Publications (2)3.01 Total impact
Article: Stable alterations of CD44 isoform expression in prostate cancer cells decrease invasion and growth and alter ligand binding and chemosensitivity.[show abstract] [hide abstract]
ABSTRACT: Dysregulated CD44 expression characterizes most human cancers, including prostate cancer (PCa). PCa loses expression of CD44 standard (CD44s) that is present in benign epithelium, and overexpresses the novel splice variant isoform, CD44v7-10. Using retroviral gene delivery to PC-3M PCa cells, we expressed luciferase-only, enforced CD44s re-expression as a fusion protein with luciferase at its C-terminus or as a protein separate from luciferase, or knocked down CD44v7-10 by RNAi. Invasion, migration, proliferation, soft agar colony formation, adhesion, Docetaxel sensitivity, and xenograft growth assays were carried out. Expression responses of merlin, a CD44 binding partner, and growth-permissive phospho-merlin, were assessed by western blot. Compared to luciferase-only PC-3M cells, all three treatments reduced invasion and migration. Growth and soft agar colony formation were reduced only by re-expression of CD44s as a separate or fusion protein but not CD44v7-10 RNAi. Hyaluronan and osteopontin binding were greatly strengthened by CD44s expression as a separate protein, but not a fusion protein. CD44v7-10 RNAi in PC-3M cells caused marked sensitization to Docetaxel; the two CD44s re-expression approaches caused minimal sensitization. In limited numbers of mouse subcutaneous xenografts, all three alterations produced only nonsignificant trends toward slower growth compared with luciferase-only controls. The expression of CD44s as a separate protein, but not a fusion protein, caused emergence of a strongly-expressed, hypophosphorylated species of phospho-merlin. Stable re-expression of CD44s reduces PCa growth and invasion in vitro, and possibly in vivo, suggesting CD44 alterations have potential as gene therapy. When the C-terminus of CD44s is fused to another protein, most phenotypic effects are lessened, particularly hyaluronan adhesion. Finally, CD44v7-10, although it was not functionally significant for growth, may be a target for chemosensitization.BMC Cancer 01/2010; 10:16. · 3.01 Impact Factor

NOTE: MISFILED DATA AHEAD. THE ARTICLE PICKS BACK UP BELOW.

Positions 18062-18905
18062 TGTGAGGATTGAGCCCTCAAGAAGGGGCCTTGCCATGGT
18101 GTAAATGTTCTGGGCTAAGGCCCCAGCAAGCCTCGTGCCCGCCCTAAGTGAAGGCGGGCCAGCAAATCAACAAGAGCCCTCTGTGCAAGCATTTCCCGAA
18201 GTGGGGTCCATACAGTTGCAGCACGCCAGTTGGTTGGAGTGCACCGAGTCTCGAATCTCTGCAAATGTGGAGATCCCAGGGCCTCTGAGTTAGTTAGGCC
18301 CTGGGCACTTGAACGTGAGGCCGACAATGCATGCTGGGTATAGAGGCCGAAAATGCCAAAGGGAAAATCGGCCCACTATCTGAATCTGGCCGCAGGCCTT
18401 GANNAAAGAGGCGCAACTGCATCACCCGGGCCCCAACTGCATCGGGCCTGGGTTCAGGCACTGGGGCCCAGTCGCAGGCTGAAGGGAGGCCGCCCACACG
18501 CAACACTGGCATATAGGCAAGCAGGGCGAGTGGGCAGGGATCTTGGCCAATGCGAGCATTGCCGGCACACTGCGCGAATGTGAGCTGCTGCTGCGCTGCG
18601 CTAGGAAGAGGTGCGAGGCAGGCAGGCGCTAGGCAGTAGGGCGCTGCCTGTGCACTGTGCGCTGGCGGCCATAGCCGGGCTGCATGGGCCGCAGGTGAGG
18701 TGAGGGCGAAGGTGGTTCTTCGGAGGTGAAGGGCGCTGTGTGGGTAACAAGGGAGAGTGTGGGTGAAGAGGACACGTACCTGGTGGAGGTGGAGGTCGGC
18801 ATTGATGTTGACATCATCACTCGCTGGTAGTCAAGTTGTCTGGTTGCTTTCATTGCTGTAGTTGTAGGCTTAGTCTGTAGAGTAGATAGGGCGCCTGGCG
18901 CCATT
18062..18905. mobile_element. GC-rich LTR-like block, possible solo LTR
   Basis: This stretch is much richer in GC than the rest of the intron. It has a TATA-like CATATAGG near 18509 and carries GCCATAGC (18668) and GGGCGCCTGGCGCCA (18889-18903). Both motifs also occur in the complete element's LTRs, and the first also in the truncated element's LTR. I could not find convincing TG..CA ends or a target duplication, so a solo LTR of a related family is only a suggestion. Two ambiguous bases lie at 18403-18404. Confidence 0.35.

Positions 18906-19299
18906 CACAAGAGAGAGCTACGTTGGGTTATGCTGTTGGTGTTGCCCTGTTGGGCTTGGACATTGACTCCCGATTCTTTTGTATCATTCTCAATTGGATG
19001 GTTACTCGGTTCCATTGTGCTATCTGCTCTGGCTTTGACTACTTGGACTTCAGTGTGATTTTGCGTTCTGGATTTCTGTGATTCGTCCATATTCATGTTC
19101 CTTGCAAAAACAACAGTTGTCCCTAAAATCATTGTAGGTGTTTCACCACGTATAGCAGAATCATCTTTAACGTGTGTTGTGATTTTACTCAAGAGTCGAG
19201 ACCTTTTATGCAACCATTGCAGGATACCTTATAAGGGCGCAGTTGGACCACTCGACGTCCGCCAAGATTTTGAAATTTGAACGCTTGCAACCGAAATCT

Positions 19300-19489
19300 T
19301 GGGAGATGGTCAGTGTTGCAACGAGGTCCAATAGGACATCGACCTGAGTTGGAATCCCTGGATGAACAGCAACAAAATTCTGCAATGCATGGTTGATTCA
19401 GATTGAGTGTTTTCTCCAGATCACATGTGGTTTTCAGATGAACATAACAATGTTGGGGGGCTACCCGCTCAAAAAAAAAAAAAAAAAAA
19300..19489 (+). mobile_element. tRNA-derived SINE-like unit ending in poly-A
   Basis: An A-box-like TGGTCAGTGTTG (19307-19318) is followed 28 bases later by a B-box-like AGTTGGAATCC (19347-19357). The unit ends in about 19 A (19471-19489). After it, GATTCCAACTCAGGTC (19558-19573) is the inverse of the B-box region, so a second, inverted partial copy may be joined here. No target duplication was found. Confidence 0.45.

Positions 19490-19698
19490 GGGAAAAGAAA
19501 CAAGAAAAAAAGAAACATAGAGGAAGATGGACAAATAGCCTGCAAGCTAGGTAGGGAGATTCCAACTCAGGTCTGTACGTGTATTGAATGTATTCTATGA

Article: Dutasteride prevents the growth response to testosterone in benign and androgen-sensitive malignant prostate cells.[show abstract] [hide abstract]
ABSTRACT: We show that the dual 5-α reductase enzyme inhibitor dutasteride prevents enhanced growth of both benign and malignant prostate cell lines, incubated with physiologic to supraphysiologic doses of testosterone. Using androgen-sensitive benign BPH-1 cells, LNCaP cancer cells, their derivative C4-2 cells, or Dunning rat cancer cells, we subjected 30,000 cells/well to concomitant treatment with 10(-9), 10(-8), or 10(-7) M testosterone in the presence of low (0.25 μM) or high (1.0 μM) doses of dutasteride. Both low- and high-dose dutasteride abrogated testosterone-stimulated growth of all 4 cell lines. If the in vitro data mimic conditions in men undergoing testosterone replacement, concomitant dutasteride use might make testosterone safe for men with benign prostatic hypertrophy, latent prostate cancer and perhaps even aggressive prostate cancer. Testosterone might also be used to prevent the rare anti-androgen side effects of dutasteride when used for benign prostatic hypertrophy and baldness. Further clinical investigation is indicated.International journal of clinical and experimental medicine 01/2010; 3(3):245-7.